Atkinson seems to be concerned with children getting a hold of violent or sexual games, because he believes they're harmful to children. But there are all sorts of things that could be hazardous in the hands of children that haven't been outlawed; I don't think that's the real issue at play here.
Video games make a convenient target because they're a form of cutting edge media that becomes increasingly sophisticated practically every year. A Clockwork Orange, for example, contains far worse content than any video game I've played, and yet it was released a long time ago and has essentially been accepted as a classic mainstay of film.
A lot of people would argue it's the interactivity, but the way in which you do interact is so incredibly crude that the argument takes a lot of stretching. You're pressing circular buttons and moving analog sticks to perform these various tasks; there might be a case to be made if I was playing a first person shooter with a gun that was very realistic as the controller, was capable of doing horrific things and receiving a lifelike response, and if the graphics were incredibly lifelike. But even the most bloody interpretations I've seen of real life violence come off as at least slightly comical in the video game medium; especially if you look at them for very long.
That's why people become so desensitized to video game violence; because to the trained eye it's an absolutely preposterous comparison. So many of the claims people make about games from GTA to MW2 are wholly sensationalized and taken entirely out of context.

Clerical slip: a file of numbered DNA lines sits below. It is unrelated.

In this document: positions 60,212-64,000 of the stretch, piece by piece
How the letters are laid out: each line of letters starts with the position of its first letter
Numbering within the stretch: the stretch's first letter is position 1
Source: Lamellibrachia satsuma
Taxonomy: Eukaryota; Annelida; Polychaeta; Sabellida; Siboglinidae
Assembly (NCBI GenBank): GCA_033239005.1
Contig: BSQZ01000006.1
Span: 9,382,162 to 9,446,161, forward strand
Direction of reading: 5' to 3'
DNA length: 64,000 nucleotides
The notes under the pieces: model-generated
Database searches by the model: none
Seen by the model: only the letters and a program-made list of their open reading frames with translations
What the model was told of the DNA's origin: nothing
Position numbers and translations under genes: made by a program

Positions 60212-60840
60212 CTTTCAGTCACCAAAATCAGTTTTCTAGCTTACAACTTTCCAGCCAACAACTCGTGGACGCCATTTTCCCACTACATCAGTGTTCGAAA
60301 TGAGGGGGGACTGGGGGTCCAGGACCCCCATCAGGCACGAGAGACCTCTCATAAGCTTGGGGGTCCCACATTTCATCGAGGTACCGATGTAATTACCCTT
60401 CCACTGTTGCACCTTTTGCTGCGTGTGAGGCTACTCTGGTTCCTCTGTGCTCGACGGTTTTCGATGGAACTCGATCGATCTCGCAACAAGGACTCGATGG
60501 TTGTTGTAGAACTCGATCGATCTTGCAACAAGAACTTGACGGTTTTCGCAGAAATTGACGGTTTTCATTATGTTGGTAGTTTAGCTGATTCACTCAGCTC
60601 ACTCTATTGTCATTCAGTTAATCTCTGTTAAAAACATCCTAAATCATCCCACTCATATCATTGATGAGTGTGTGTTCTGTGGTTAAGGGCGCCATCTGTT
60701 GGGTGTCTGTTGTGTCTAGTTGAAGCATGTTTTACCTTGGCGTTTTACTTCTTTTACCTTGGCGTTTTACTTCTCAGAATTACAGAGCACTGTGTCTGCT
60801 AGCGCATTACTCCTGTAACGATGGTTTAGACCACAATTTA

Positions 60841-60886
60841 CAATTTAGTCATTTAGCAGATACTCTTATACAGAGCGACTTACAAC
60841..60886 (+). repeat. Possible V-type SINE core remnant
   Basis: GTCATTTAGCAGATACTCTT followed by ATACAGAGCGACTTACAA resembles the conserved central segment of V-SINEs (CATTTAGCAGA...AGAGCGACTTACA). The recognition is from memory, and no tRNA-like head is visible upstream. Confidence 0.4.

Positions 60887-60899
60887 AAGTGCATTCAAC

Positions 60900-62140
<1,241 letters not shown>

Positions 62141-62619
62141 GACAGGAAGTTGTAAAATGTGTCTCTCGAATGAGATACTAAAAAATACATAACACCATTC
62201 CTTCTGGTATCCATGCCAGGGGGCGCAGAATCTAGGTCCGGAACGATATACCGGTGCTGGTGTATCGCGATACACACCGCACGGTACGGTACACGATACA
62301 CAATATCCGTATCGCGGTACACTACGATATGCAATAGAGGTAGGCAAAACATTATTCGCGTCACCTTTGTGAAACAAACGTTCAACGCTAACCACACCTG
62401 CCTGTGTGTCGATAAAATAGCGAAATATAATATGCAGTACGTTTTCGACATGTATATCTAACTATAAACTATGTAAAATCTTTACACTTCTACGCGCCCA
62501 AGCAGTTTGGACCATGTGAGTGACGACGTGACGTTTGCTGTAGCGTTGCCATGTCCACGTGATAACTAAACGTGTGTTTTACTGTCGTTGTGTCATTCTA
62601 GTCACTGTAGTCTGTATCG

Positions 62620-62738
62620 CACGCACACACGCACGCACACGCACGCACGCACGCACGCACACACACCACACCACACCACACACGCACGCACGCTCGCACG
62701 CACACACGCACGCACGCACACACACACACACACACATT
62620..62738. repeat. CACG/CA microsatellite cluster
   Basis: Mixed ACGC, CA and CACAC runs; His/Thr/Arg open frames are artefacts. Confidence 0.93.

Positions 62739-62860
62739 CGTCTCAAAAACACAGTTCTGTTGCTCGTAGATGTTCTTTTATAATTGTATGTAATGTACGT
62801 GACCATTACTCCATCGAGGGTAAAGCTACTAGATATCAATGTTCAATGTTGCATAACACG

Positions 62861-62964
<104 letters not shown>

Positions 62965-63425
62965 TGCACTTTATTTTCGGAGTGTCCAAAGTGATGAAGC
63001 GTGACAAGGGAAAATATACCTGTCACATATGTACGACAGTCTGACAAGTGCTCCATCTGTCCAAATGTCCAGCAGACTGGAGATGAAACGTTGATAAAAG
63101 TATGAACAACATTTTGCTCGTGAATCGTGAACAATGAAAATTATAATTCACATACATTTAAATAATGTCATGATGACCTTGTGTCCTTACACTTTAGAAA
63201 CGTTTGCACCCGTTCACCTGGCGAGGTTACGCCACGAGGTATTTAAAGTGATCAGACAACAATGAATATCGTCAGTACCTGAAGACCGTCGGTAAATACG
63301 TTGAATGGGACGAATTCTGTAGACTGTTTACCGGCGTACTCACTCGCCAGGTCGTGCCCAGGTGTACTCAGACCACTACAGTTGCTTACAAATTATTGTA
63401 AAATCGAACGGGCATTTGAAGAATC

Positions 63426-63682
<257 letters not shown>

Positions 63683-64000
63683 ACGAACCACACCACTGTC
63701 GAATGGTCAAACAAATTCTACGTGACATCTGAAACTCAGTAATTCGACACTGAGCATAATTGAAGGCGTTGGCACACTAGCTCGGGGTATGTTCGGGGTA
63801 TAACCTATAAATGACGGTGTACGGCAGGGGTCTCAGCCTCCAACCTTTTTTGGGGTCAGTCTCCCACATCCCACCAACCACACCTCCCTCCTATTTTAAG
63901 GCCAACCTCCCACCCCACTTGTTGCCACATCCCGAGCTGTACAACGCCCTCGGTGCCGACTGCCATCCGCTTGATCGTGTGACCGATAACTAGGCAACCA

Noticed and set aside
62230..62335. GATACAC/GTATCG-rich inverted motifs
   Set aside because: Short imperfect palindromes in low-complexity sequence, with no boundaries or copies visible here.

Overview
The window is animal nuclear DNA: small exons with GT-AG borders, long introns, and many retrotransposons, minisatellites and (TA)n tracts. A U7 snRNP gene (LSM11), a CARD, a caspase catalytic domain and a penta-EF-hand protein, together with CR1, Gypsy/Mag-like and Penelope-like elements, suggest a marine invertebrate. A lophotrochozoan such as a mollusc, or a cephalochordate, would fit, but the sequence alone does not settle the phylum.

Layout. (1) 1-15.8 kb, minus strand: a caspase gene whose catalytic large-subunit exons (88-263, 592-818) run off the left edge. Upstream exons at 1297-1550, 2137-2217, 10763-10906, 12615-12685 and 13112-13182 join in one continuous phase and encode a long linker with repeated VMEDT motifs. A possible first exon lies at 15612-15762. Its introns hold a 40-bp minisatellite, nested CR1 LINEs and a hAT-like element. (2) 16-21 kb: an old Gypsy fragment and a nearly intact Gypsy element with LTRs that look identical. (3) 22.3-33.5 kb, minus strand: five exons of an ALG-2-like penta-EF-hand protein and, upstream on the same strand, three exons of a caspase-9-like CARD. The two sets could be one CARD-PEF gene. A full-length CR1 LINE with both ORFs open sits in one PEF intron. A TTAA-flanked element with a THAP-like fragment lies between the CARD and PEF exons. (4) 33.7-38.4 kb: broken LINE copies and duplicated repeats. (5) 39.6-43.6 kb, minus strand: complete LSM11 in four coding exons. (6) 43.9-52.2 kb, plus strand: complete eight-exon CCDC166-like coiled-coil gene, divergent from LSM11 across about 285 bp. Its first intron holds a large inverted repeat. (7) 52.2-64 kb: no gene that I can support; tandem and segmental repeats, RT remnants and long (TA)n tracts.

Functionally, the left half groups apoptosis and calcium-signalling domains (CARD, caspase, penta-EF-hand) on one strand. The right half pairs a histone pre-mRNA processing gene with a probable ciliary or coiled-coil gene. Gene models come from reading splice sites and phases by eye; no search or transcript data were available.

People say you get to be a "virtual terrorist" in MW2; no, you actually get to be an undercover agent who is posing as a member of a terrorist group, who does not have to shoot anyone. The player can get through the whole level dodging any violent encounters if you're playing on a lower difficulty without any problem. Not to mention you can skip the scene enitrely.
And they loved to make a big deal out of the having sex with prostitutes in GTA3; but there was no real incentive or point to doing this, it was quite honestly boring and a waste of time. The Hot Coffee mod in San Andreas (I think it was...) required you to "hack the game" in order to access it, and many people made it sound like it was shipped with the game and intended as content. It was simply an artifact, inaccessible unless the user violated the way it was supposed to be played and quite possibly the EULA.
The Media's coverage of gaming controversies is notoriously unfair, much of the populace has no respect for the truth when it comes to this hobby, and this isn't going to change unless the demographics of who plays games starts to shift and said gamers get more politically active. The first is happening; we'll see about the second.